• Bridge to Tales of the Sage: What about objective truth?
Home ~ Belief
Tales of the Poet – Introduction to belief

Tales of the Poet – Introduction to belief

For this first post, I want to take a look at some of the major belief systems we will be encountering on this journey. Many religions and philosophies are similar in form, so we shouldn’t have to compare more than a handful of them in order to get a general understanding of how our beliefs affect us. I expect each post I share to draw the lines between beliefs a little differently. Sometimes, the lines are clearly religious. Sometimes, they’re philosophical. The three categories I chose below are broadly (and somewhat vaguely) religious. I have known Atheists in the first category. I know many Christians in all three. I’ll try to avoid using labels that cause a fuss. The goal is to see where we are and where fulfilment lies.

“We should follow the rules.”

I can’t begin to guess why you follow the rules. Maybe you’re trying to get into Heaven. Perhaps you’re trying to transcend the illusion of pain and mortality that we call life on Earth. Or you’re trying to improve your karma. Maybe you just think that the world would be a better place if everyone followed the rules. Every society, religion, and government has its own set of rules and list of reasons for following them. Despite these differences, we all can agree on a few things. Rules are important. They make the world a better place. We feel good about ourselves when we do the right thing. The rules separate us from animals. People who don’t follow the rules tend to make a mess of things and hurt the people around them. It is not always easy to follow the rules, but it always pays off in the end.

“But the rules were meant to be broken.”

Life is too short to follow the rules. You are a radical free-thinker, or perhaps you are just taking a break from religion. Either way, you want more out of life than any stuffy monastery can give you. Life is meant to be lived. It doesn’t mean we should break important rules. Murder is obviously bad. But religion is too. After 2000 years of fighting over which rules we should follow, don’t you think it’s time we took a break? If we all set aside our differences, the world would be a much better place.

In other news, you’ve either found your it, or you are actively looking for it. Community service, a good career, a great sex life. Whatever it is, it brings more meaning and fullness to your life than religion ever will. When will the rule-followers realize that happiness comes from the little things in life? The rules are not important. It is.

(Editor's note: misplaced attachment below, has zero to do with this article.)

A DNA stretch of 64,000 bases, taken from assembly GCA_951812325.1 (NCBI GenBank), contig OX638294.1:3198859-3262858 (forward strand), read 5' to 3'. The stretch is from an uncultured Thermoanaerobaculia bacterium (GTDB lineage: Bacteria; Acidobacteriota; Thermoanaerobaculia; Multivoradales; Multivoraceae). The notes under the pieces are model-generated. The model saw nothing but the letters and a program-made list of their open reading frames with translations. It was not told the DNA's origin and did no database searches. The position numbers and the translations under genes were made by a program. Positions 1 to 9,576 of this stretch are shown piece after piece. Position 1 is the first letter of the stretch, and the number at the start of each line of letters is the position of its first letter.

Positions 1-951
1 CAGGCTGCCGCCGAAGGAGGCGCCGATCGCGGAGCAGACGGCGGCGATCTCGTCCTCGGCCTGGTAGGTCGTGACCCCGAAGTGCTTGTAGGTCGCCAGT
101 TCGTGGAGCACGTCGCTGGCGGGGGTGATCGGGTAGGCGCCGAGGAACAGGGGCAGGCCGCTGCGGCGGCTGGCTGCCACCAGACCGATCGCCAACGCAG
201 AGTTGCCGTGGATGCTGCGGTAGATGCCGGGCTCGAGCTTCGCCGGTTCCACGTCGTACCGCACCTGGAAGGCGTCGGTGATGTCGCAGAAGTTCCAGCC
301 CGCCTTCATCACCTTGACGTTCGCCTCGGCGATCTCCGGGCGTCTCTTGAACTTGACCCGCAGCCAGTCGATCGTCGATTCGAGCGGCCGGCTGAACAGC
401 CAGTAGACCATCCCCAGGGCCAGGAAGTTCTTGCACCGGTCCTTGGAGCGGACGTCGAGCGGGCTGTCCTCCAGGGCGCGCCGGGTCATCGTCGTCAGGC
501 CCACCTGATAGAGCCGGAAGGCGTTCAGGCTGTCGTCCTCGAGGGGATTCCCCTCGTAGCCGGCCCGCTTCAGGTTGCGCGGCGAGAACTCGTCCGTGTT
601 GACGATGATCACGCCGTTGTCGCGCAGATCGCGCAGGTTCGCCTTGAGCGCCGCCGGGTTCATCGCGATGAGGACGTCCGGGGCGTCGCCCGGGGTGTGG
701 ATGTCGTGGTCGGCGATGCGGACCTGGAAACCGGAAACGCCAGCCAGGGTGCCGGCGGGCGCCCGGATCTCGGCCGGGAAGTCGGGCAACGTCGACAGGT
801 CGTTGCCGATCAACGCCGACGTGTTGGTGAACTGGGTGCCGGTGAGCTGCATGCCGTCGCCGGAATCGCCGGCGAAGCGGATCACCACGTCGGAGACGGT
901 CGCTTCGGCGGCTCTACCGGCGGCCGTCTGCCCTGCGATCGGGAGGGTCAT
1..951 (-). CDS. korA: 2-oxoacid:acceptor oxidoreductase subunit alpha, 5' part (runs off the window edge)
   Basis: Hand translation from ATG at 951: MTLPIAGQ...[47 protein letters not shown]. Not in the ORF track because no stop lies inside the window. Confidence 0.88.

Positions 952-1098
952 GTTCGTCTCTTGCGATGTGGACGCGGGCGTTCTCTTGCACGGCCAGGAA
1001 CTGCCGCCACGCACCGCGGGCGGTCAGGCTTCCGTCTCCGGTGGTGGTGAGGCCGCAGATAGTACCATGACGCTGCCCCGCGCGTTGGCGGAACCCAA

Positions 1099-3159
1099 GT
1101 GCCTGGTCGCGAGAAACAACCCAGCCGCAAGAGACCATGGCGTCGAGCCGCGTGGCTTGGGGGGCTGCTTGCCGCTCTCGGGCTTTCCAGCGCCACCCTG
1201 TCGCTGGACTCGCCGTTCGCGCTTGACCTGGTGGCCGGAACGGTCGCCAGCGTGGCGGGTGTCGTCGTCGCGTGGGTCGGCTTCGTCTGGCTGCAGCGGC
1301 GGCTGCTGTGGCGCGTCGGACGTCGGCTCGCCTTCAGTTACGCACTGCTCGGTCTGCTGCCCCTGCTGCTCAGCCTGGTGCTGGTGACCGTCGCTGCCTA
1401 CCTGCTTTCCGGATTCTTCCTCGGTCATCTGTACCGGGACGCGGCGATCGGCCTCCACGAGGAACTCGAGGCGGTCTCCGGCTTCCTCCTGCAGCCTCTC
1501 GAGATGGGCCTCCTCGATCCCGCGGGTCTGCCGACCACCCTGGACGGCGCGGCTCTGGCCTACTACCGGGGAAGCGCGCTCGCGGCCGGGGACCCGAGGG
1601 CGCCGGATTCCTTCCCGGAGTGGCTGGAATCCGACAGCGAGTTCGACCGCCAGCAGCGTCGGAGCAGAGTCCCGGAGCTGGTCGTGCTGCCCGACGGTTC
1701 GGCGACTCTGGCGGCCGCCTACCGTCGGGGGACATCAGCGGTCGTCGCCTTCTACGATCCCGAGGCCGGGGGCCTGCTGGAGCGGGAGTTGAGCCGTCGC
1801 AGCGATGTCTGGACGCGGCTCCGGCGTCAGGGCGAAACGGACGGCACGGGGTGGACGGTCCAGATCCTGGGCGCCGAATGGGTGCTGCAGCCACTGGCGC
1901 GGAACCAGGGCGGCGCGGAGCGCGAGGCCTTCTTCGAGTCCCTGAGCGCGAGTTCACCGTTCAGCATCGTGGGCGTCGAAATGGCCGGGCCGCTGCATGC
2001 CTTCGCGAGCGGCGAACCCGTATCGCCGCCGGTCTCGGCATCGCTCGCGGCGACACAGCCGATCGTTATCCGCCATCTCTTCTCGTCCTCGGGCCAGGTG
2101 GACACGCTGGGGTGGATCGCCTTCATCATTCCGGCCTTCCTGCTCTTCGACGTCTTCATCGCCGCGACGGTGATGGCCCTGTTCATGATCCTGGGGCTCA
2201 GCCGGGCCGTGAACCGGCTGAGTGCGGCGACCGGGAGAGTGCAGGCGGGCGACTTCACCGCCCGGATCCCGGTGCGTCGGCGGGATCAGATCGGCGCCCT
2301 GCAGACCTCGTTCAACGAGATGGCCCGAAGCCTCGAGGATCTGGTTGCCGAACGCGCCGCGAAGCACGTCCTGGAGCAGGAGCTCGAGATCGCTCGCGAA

“Actually, it’s all about a relationship.”

Since the beginning, man has seen the problems with the world and felt a need to repair it, escape it, or transcend it. Every religion that we have ever encountered had demanded that we work hard in order to improve our lot in life (or transcend this world, earn our salvation, etc.). The only exception to this rule is Gospel Christianity. The Christian God provided a solution on His own. No strings attached, if you want to know God and be His friend (forever), you can. If you just want the stuff that He gives you, He’ll respect that, too (even though it will never satisfy you). When you die, you can either be in community with Him and His people forever, or you will be left by yourself forever. Your choice. The rules themselves are a result of the relationship, but they don’t have meaning on their own.

A note on religion

I know that the “religious” category was quite concise. For the sake of the introduction, I don’t mind making it one category. However, some questions will require me to draw different lines than I did here. For example, if you want to ask what the purpose of pain is, then you will have to divide it into western religions and eastern religions. Western religion focuses more on the world itself. It is real and needs to be fixed. Eastern religion teaches that the world is an illusion and needs to be transcended. The differing approaches to pain require us to chose a different dividing line. I know that unique belief systems may be glossed over from time to time. If you want to hear my thoughts on a specific philosophy, let me know in the comments.

Where to go from here:

This was the final introduction before we get into the thick of things. I promise. From here on out, I want to focus on specific application questions. How would my day-to-day life change if I really believed X? Would I become cheerful? Depressed? Generous? Resentful? Life’s greatest questions have all been answered 100 times over. Let’s see which answers are worth their salt. Thank you for joining me on this adventure. I’m trying to get a post out every week or two.